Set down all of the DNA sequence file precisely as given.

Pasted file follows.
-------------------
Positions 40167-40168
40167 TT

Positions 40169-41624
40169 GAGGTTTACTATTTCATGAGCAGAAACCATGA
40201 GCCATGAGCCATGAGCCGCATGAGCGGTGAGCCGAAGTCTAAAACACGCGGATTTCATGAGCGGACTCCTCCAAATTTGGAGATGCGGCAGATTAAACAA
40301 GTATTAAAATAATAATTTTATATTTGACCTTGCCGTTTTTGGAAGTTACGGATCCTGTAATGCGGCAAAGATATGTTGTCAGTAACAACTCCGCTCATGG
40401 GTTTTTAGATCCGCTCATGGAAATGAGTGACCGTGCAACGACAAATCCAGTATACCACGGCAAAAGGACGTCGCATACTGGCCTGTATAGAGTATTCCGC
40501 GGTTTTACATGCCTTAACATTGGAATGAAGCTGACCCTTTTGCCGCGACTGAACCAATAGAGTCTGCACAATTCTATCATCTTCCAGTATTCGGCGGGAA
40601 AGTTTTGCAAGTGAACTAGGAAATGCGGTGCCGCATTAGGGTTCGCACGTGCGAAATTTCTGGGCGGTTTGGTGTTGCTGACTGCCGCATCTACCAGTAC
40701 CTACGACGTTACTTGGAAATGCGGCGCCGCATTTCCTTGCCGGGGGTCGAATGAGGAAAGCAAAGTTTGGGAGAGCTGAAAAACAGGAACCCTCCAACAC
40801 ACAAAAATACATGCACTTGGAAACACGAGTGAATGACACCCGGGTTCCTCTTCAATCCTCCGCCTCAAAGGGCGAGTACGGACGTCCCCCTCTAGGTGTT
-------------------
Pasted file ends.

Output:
Positions 40167-40168
40167 TT

Positions 40169-41624
40169 GAGGTTTACTATTTCATGAGCAGAAACCATGA
40201 GCCATGAGCCATGAGCCGCATGAGCGGTGAGCCGAAGTCTAAAACACGCGGATTTCATGAGCGGACTCCTCCAAATTTGGAGATGCGGCAGATTAAACAA
40301 GTATTAAAATAATAATTTTATATTTGACCTTGCCGTTTTTGGAAGTTACGGATCCTGTAATGCGGCAAAGATATGTTGTCAGTAACAACTCCGCTCATGG
40401 GTTTTTAGATCCGCTCATGGAAATGAGTGACCGTGCAACGACAAATCCAGTATACCACGGCAAAAGGACGTCGCATACTGGCCTGTATAGAGTATTCCGC
40501 GGTTTTACATGCCTTAACATTGGAATGAAGCTGACCCTTTTGCCGCGACTGAACCAATAGAGTCTGCACAATTCTATCATCTTCCAGTATTCGGCGGGAA
40601 AGTTTTGCAAGTGAACTAGGAAATGCGGTGCCGCATTAGGGTTCGCACGTGCGAAATTTCTGGGCGGTTTGGTGTTGCTGACTGCCGCATCTACCAGTAC
40701 CTACGACGTTACTTGGAAATGCGGCGCCGCATTTCCTTGCCGGGGGTCGAATGAGGAAAGCAAAGTTTGGGAGAGCTGAAAAACAGGAACCCTCCAACAC
40801 ACAAAAATACATGCACTTGGAAACACGAGTGAATGACACCCGGGTTCCTCTTCAATCCTCCGCCTCAAAGGGCGAGTACGGACGTCCCCCTCTAGGTGTT